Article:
Progressive atrophic rhinitis (PAR)
Progressive atrophic rhinitis is caused by the bacteria Pasteurella multocida and affects the upper airways and nasal passages of piglets, resulting in sneezing, discharge and distortion or atrophy of the snout.
Damage to the snout can make pigs infected with atrophic rhinitis more vulnerable to other respiratory tract infections like bronchitis and pneumonia.1
PAR can result in reduced growth, meaning infected pigs take longer to reach slaughter.
An estimated 5% decrease in growth during fattening adds approximately $1.39 of production costs per pig slaughtered.2
Cost per pig
Effective treatment during the 1970s and 80s mean that PAR is less prevalent than in th e past. However, lapses in vaccination and control programs mean that outbreaks do still occur.
PAR may be eradicated from the herd after a 12-month period of sow vaccination provided all clinical evidence of disease has subsided.3
The disease has two presentations:
Mild and non-progressive, in which the infection or irritation occurs during a period of 2 to 3 weeks. After that, the swelling stops and nasal turbinates cure, being normal again.
The most severe form of progressive atrophic rhinitis (PAR) in which strains of Pasteurella multocida type D and Bordetella bronchiseptica produce toxins that damage the nasal tissue. When both pathogens are present in the farm, they cause a continuous inflammation in lactating piglets and growing pigs, causing the abovementioned atrophy of tissues and deformities in the nose.
This is based on clinical signs, such as:
- Deviated snouts.
- Nasal discharge (swabs for lab. culture).
- Difficulty eating and reduced daily gain.
- Evaluation of nasal turbinates and septum through slaughter checks and on-farm necropsies.
The snouts are graded from 0 to 5, 0 to being a perfect snout. It is only when grades 4 and 5 are present, when there is severe progressive loss of tissue that PAR will be suspected.3
Treatment and prevention
Vaccination of adult animals (sows) against PAR is highly effective.
Farms should also ensure the adequate and early intake of colostrum, which contains high amounts of maternally derived antibodies.
The administration of antibacterial drugs to sows (particularly before farrowing) as well as piglets and newly weaned pigs can also prevent the infection from spreading.2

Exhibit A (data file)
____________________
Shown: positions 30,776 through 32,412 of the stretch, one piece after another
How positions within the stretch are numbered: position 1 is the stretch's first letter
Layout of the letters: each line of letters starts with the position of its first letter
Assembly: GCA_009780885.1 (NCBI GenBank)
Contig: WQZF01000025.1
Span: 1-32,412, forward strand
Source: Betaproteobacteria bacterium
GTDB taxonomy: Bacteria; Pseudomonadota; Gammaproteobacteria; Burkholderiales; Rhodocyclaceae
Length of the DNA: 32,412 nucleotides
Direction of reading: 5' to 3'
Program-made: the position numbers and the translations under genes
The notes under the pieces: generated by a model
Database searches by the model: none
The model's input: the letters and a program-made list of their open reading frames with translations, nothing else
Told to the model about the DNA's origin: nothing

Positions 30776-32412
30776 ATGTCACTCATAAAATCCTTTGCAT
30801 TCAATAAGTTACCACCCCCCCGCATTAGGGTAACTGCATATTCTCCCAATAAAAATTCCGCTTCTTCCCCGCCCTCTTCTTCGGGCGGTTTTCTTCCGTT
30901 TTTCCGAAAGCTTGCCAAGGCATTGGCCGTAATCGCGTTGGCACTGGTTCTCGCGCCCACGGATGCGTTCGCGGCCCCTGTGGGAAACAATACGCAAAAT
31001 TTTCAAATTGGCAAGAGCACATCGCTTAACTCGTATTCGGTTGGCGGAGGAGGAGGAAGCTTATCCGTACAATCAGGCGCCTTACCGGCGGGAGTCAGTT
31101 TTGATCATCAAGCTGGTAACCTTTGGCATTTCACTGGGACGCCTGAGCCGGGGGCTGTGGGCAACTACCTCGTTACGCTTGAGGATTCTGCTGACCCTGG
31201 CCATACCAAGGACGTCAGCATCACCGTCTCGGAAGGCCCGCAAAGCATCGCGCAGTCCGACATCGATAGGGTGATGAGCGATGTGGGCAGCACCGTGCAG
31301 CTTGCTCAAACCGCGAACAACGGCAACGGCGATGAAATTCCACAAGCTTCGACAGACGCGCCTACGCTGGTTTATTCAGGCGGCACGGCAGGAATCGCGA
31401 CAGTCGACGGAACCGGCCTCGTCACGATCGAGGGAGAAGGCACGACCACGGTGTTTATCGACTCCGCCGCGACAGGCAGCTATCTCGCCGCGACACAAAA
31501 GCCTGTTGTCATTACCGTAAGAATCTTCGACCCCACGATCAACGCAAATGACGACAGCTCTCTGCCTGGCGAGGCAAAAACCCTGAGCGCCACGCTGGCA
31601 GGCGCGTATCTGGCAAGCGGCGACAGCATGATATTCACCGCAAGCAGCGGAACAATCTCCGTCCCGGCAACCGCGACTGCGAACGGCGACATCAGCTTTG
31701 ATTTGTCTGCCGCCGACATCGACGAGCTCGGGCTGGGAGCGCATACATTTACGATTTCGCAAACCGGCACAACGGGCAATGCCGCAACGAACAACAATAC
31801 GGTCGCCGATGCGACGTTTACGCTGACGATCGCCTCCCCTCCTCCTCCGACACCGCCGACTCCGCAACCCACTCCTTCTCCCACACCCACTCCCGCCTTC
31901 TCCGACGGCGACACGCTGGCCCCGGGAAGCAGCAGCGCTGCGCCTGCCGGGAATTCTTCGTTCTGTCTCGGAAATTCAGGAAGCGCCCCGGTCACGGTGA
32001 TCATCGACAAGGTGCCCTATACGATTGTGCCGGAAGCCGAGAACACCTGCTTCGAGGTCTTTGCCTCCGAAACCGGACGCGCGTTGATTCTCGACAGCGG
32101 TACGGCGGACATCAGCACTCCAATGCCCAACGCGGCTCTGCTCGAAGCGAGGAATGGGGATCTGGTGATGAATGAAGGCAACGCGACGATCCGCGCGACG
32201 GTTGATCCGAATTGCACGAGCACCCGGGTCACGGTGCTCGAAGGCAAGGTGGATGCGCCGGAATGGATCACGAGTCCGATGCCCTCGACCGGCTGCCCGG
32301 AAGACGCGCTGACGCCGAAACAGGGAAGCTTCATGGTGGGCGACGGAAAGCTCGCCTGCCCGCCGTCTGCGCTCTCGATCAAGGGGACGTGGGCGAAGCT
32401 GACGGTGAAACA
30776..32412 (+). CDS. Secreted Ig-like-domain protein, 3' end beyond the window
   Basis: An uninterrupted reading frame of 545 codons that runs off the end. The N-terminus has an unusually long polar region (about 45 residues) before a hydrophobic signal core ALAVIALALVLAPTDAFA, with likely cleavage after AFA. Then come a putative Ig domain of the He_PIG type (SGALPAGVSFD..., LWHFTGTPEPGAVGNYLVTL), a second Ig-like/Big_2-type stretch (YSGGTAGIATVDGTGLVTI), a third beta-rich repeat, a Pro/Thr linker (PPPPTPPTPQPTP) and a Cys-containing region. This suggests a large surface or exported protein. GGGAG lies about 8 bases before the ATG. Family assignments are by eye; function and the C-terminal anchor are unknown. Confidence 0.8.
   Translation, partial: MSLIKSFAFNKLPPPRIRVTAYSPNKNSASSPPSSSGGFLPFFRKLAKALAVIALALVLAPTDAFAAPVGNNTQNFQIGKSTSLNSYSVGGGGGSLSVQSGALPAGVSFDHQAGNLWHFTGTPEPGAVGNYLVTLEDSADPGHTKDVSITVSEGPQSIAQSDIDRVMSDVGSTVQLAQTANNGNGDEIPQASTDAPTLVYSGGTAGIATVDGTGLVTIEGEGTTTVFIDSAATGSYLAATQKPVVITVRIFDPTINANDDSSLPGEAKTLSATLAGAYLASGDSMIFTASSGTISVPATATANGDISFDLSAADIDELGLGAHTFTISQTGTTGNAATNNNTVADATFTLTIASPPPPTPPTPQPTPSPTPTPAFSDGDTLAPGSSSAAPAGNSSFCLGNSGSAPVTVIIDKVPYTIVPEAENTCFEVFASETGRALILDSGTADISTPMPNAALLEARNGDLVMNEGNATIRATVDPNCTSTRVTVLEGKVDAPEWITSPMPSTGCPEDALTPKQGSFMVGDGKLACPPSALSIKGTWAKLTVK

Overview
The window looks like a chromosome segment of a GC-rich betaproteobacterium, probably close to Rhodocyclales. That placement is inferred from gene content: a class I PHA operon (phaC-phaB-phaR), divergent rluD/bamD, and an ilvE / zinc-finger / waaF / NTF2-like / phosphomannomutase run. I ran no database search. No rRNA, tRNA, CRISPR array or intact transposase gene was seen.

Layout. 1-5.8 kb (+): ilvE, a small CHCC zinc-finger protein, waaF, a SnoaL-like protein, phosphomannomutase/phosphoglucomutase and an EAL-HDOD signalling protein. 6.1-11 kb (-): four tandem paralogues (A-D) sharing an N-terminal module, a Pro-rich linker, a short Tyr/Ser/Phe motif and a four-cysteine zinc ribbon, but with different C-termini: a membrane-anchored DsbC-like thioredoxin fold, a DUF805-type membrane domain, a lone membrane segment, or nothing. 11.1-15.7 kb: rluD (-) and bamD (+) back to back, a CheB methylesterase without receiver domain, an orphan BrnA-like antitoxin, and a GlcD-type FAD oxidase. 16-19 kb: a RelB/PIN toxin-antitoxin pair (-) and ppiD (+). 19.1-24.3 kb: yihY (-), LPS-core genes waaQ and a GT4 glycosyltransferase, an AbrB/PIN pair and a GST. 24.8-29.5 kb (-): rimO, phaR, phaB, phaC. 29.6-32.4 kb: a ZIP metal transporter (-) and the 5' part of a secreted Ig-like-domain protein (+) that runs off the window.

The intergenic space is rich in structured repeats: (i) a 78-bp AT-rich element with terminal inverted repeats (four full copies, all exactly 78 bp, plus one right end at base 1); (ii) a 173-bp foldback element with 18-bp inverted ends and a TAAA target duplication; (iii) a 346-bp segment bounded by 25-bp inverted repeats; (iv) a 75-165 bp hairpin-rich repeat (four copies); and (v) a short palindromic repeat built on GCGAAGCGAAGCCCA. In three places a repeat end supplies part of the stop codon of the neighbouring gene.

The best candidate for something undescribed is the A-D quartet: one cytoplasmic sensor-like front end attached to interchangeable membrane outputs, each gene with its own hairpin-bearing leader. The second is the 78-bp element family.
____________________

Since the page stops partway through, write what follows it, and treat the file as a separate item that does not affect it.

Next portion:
Improved management (such as improved ventilation, avoiding high stocking levels and using less dusty feed) can also help.
1. Atrophic rhinitis. Diseases manual. www.pig333.com
2. Riising, H.J. et al. Protection of piglets against Atrophic Rhinitis by vaccinating the sow with a vaccine against P. multocida and B. bronchiseptica. The Veterinary Record (2002)
3. Atrphic Rhinitis (AR). Disease Guide. The Pig Site.
Download the disease infographic
MSD Animal Health solutions to control Progressive atrophic rhinitis
SowCare: Porcilis® AR-T DF
Porcilis AR-T DF is an inactivated vaccine for sows that contains B. bronchiseptica
together with a toxoid obtained from a Pasteurella multocida type D toxigenic strain. The immunization of sows protects piglets by means of maternally derived antibodies against atrophic rhinitis.
Porcilis® AR-T DF
Bordetella bronchiseptica bacterin and dermonecrotic toxin toxoid adjuvanted vaccine to control atrophic rhinitis in pigs by vaccinating breeding animals which will then pass on maternally derived antibodies.
- Reduces the clinical signs of PAR.
- High antibody titers.
HOW TO USE IT
- Primary vaccination: A single IM dose (2 ml) 6 weeks before farrowing, followed, after an interval of 4 weeks, by a second single dose (2 to 4 weeks prior to farrowing).
- Booster vaccination: A single IM dose (2 ml) should be given 2 to 4 weeks prior to each subsequent farrowing.